Karsten Schneider was the first biologist to study systematically the Doubtful Sound dolphins. He started his work in 1994, soon after it was discovered that the dolphins were permanent residents who apparently never ventured into the turbulent seas outside. This unusual state of affairs meant it was possible to find and observe the same dolphins on a daily basis. Schneider was able to follow the same individuals for several hours a day and habituate them to the presence of the boat. He spent 353 days over three years observing the dolphins, and in this time was able to construct a detailed model of their society. Never before had this sort of work been possible; it had always been deemed impractical to observe the same dolphins on a day-to-day basis. In the early 1970s, Jane Goodall used a very similar technique—following habituated chimpanzees—to revolutionise the study of primates.
On my third day in Doubtful Sound the overnight drizzle turns into steady rain. The sounds of water are everywhere: the boom of water being jettisoned over a cliff, the slap of wavelets against the gunwales of Wilma Jane, the peaceful patter of a million raindrops on the sea surface. During such quiet times I can see how accustomed the dolphins have become to the boat, and how little heed they give us. Schneider, who now works with Natural History New Zealand, the Dunedin documentary film company, says it took a long time to build up this level of acceptance on the part of the dolphins. “My method of observation involved spending up to 10 hours a day with the dolphins,” he says. “I tried to minimise my impact by developing a code of practice. If I was following a group of dolphins and they began changing direction away from the boat, or if individuals performed tail-slaps in front of the boat, I interpreted this as a sign of disturbance and would back off. After an hour I would make another approach. Often their mood had changed and my presence was accepted. If this was not the case, I would pull back again or move on to another group.
“When I was less than 50 m from the dolphins, the boat was kept at idling speed or just fast enough to maintain distance on a parallel course. If I decided to speed up I would signal this by pressing the trim/tilt switch on the outboard motor, to give the dolphins an acoustic warning to stay clear of the propeller. This signaling was soon recognised by the dolphins and obviously understood, because it often led to individuals approaching the bow of the boat in anticipation of bow-riding.”
After a few hours, the dolphins we are following indicate their frustration by repeatedly changing direction away from the boat. Adhering to Schneider’s code of conduct, Lusseau pulls back and decides to look for another group.
We spend a frustrating three hours zig-zagging the outer reaches of Doubtful Sound, catching sight of the dolphins then losing them again amid the chop that often comes up in the afternoons. Despite the difficulties, we stay with the dolphins for most of the afternoon and are rewarded with the very rare sight of a dolphin with a fish in its mouth. This is only the second time Lusseau has seen a Doubtful dolphin with a fish, but we are unable to identify the species.
Very little is known about the diet of the Doubtful Sound dolphins. Schneider explains why: “While bottlenose dolphins frequently feed at the surface in other habitats, we have not seen this in almost a decade of research in Doubtful Sound. Feeding at depth is much more difficult to observe. We think they are non-specialist feeders, and we have anecdotal evidence to support this. Several times I came across fish lost or left by a dolphin. There was a wide variety, including spotties, rattail, hold and a perch.”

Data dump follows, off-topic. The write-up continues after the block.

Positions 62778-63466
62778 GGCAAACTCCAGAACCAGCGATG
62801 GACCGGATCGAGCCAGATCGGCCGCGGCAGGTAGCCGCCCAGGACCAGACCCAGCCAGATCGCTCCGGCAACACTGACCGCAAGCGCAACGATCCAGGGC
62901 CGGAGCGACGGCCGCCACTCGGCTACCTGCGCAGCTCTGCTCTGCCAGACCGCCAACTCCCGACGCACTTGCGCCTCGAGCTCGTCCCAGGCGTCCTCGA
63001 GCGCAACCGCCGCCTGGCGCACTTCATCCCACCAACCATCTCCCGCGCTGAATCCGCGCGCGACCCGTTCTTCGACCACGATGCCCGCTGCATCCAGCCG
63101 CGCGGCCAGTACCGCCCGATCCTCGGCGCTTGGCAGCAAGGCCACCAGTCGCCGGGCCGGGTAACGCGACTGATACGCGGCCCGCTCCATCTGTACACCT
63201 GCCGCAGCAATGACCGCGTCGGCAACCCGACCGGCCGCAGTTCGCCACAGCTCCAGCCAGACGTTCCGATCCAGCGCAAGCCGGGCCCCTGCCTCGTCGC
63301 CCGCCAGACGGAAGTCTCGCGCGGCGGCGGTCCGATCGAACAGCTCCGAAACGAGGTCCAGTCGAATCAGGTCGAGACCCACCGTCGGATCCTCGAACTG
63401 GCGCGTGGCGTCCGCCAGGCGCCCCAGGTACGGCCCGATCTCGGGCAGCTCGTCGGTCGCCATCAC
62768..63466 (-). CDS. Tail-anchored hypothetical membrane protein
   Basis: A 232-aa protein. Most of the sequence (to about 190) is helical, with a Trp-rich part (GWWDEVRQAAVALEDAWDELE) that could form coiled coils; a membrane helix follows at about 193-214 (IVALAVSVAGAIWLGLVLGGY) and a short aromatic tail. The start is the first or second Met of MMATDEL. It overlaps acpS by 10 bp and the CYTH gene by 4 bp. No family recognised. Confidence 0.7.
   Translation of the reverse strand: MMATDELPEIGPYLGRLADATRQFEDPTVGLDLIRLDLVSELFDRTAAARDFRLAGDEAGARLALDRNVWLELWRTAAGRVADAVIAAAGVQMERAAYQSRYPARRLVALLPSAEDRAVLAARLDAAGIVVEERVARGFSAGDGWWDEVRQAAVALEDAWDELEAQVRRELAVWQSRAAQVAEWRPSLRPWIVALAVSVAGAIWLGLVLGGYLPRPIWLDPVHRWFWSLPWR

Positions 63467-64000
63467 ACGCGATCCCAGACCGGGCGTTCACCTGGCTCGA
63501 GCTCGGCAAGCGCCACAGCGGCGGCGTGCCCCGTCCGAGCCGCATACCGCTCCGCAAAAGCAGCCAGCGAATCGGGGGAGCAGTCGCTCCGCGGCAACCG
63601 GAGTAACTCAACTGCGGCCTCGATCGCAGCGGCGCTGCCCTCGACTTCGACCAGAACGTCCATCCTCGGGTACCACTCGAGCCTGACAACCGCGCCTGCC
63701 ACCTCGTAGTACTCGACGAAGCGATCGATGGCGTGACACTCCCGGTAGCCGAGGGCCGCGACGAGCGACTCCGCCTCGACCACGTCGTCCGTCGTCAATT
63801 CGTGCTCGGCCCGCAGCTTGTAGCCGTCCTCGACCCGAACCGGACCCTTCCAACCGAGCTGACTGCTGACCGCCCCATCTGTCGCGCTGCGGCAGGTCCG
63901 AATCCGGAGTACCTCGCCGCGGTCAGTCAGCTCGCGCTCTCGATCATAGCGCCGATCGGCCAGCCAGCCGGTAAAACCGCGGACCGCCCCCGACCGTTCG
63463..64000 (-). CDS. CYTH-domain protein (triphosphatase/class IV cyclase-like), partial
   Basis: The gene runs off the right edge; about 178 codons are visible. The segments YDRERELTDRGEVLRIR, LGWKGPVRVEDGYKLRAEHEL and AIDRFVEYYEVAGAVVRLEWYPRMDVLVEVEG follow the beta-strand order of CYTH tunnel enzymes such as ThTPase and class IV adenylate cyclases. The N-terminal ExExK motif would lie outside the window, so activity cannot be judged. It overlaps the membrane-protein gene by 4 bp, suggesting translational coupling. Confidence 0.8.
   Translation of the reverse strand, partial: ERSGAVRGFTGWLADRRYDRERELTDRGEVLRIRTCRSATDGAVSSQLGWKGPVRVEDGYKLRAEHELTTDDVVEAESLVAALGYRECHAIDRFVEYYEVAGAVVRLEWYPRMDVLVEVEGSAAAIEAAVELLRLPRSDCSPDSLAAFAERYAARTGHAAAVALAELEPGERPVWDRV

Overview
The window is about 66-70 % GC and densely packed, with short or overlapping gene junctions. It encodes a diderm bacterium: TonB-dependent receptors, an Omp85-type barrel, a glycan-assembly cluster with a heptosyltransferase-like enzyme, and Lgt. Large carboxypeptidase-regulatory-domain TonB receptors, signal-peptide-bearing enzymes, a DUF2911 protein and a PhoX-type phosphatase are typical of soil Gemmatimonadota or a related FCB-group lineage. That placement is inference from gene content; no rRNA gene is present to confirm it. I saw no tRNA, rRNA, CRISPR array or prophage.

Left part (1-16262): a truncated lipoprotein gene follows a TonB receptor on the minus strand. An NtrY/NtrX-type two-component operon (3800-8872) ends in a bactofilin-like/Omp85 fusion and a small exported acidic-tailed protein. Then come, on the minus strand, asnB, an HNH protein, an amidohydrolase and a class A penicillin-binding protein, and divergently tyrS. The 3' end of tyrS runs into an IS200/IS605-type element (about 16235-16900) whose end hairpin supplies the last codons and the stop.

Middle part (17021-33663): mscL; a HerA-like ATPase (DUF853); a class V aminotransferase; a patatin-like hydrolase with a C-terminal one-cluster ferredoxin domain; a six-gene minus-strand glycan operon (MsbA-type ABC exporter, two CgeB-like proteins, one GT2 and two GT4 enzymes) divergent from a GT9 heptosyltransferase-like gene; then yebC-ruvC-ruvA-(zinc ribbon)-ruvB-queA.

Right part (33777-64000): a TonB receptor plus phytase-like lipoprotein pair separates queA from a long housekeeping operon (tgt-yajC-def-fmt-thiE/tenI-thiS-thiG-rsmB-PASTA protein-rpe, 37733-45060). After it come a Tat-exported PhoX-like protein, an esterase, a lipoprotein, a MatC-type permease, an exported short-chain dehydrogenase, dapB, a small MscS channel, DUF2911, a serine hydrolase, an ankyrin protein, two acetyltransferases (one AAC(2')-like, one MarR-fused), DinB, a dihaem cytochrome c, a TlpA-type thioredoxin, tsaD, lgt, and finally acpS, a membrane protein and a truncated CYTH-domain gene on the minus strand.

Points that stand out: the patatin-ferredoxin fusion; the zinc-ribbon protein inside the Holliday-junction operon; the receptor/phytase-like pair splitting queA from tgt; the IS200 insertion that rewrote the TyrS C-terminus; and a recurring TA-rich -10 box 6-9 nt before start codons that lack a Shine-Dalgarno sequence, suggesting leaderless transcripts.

When feeding, a group of dolphins will usually dive together, which suggests that they may be hunting cooperatively. There is an unproved theory that dolphins use reflected sound to build up a three-dimensional picture of their prey. Lusseau explains: “Dolphins eavesdrop on the echolocation sounds of other dolphins to interpret what is around. For example, you may have one dolphin echolocating on a fish or a rock wall, and the sound is going to be reflecting off that object. Most of the signal will return to the original dolphin, but you will also get some scattering. A neighbouring dolphin can use this sound to ‘see’ what is there without having to echolocate. The idea is that if one dolphin echolocates from one direction and another dolphin does it from another angle then they get a much better picture of the prey.”
The Doubtful Sound population is thought to be the world’s southernmost resident pod of bottlenose dolphins. Although most bottlenoses are found in warmer, shallower, more open waters, they seem to be highly adaptable, and occur as far north as the Moray of Firth in Scotland and as far south as Stewart Island. Warm-blooded animals living in cold water tend to be big and rotund (so minimising surface area with respect to volume), and this is true of the bottlenoses that live in cooler latitudes. Some of the Doubtful dolphins are 3.5 m—almost as long as the Wilma Jane. Bottlenose dolphins in the tropics usually grow to only 2.5 m.
Appendages such as flippers and fins are smaller in the Doubtful Sound dolphins relative to those from warmer areas—another measure to reduce heat loss. The surface water in sheltered parts of Doubtful Sound may freeze in winter, and, conversely, may reach 25° C in summer.
Paralleling human communities, bottlenose dolphins differ in their daily routines and customs according to the seasonal environment. Newborn dolphins have a high surface area-to-volume ratio, making them more susceptible to the cold than adults are. Whereas bottlenose dolphins in warm waters breed year-round, the Doubtful pod has a seasonal breeding pattern in which births occur in summer. Because the gestation period in bottlenose dolphins is 12 months, conception also occurs in summer, and during January, February and March Crooked Arm becomes a cross between a baby’s cradle, a sporting arena and a bordello.